The Devils finished the Prospects Challenge with a record of 1-2. All in all, for one of the NHL’s better prospect pools, this was a disappointing finish. Yet, it was not completely unexpected. The Devils have a well known deficiency on the blue line in their prospect pool. This was prevalent as the defensive core struggled to stop the opposing Boston, Buffalo, and Pittsburgh forwards from running rampant in the offensive zone. This was only made worse due to the absences of Reilly Walsh (At Harvard) and Yegor Rykov (Still in Russia), leaving Steve Santini and Will Butcher as the only potentially NHL quality prospects playing.
The goaltending also struggled, highlighted by Mackenzie Blackwood imploding in the last game by giving up 8 goals. As bad as the defense was this weekend, it isn’t an excuse for giving up 8 goals.
On a more positive note, Nico Hischier continues to be Nico Hischier. All his skills were evident in the 2 games he played. It is nearly impossible to knock him off the puck and he seems to always make the smart play. If any of his linemates could convert the chances he was giving them, he could have easily had 4+ points this weekend. He is not a player the Devils need to worry about.
Neither is the newly acquired Will Butcher, who looked a cut above his peers, carrying the puck in and routinely creating offense from the back end. His skating was not the problem it was made out to be as he was able to rush the puck up the ice with ease. Butcher was more talented than I expected, but a couple months in the AHL to get him acclimated to the pro game would do him well.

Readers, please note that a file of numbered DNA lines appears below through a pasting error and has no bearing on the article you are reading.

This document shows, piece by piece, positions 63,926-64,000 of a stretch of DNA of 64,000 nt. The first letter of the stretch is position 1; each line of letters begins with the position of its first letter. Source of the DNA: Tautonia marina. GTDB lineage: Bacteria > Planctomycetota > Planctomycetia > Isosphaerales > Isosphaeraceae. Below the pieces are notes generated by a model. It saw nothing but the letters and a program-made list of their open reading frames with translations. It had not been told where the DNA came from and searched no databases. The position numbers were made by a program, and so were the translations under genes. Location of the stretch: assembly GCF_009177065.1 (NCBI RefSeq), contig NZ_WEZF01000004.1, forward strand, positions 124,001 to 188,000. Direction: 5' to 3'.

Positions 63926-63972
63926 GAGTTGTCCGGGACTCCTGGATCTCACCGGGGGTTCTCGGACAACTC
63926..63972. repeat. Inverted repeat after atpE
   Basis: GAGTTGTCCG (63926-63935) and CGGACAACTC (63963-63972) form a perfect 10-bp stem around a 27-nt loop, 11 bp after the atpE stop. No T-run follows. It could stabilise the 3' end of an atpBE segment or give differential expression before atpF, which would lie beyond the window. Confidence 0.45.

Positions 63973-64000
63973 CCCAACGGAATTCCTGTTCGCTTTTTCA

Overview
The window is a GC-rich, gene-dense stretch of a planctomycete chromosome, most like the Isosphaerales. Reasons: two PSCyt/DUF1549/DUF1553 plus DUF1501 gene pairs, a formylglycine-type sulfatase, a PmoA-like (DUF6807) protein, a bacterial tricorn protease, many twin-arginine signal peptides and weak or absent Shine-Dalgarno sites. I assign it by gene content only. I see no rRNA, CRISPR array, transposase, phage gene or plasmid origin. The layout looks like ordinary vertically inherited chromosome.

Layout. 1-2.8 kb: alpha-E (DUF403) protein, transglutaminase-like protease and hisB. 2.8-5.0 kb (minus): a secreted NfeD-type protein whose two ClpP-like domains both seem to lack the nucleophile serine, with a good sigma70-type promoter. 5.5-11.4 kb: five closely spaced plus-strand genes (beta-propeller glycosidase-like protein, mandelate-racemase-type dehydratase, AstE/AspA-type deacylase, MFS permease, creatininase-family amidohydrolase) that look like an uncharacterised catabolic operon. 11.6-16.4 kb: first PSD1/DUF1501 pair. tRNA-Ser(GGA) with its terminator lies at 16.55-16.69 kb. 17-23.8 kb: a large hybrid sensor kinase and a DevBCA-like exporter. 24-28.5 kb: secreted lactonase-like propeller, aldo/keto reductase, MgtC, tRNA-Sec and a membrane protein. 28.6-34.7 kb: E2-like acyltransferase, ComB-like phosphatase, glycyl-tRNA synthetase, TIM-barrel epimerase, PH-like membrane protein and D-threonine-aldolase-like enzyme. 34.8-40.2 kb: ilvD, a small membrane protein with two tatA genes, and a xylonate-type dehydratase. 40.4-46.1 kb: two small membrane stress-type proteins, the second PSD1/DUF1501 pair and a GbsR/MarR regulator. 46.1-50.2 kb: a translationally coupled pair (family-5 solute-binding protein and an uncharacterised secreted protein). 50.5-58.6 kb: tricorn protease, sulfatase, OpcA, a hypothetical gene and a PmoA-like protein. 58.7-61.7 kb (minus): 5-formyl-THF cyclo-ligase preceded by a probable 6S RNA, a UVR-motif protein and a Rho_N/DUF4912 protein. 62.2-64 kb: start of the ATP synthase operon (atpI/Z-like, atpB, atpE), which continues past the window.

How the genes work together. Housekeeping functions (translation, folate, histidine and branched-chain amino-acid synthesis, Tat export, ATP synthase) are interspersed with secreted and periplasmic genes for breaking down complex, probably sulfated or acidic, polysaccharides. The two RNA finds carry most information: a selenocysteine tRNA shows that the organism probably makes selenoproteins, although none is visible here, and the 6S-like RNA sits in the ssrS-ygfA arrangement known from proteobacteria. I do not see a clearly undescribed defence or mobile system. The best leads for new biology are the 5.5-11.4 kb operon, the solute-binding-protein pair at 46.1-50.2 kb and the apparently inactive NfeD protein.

Jesper Bratt had an amazing weekend. The stickhandling and skating I heralded at the time of his draft was on full display. It is looking like he may be a bit more boom than bust. It will be interesting to watch him in the OHL this season with the London Knights.
Michael McLeod had a mixed weekend. Until a goal in the final period of the tournament, the story was McLeod’s lack of finish as he flubbed multiple scoring chances. Yet, he did all the small things you want a center to do, winning faceoffs and dominating possession down low. His signature ability to break the puck into the offensive zone was also prevalent. Whether it be rust or bad luck, McLeod routinely failed to convert his hard work into goals. The combination of this tournament and the World Junior Summer Showcase lend me to feel that McLeod would benefit from another year in Juniors. We will see if the Devils think the same.
The tournament pumped the brakes on all the praise the prospect pool was getting this summer. It brought the Devils glaring weakness, their blue line, to the forefront. The Devils are still a few years away from competing, but that is ok because it will make their return to the playoffs that much sweeter.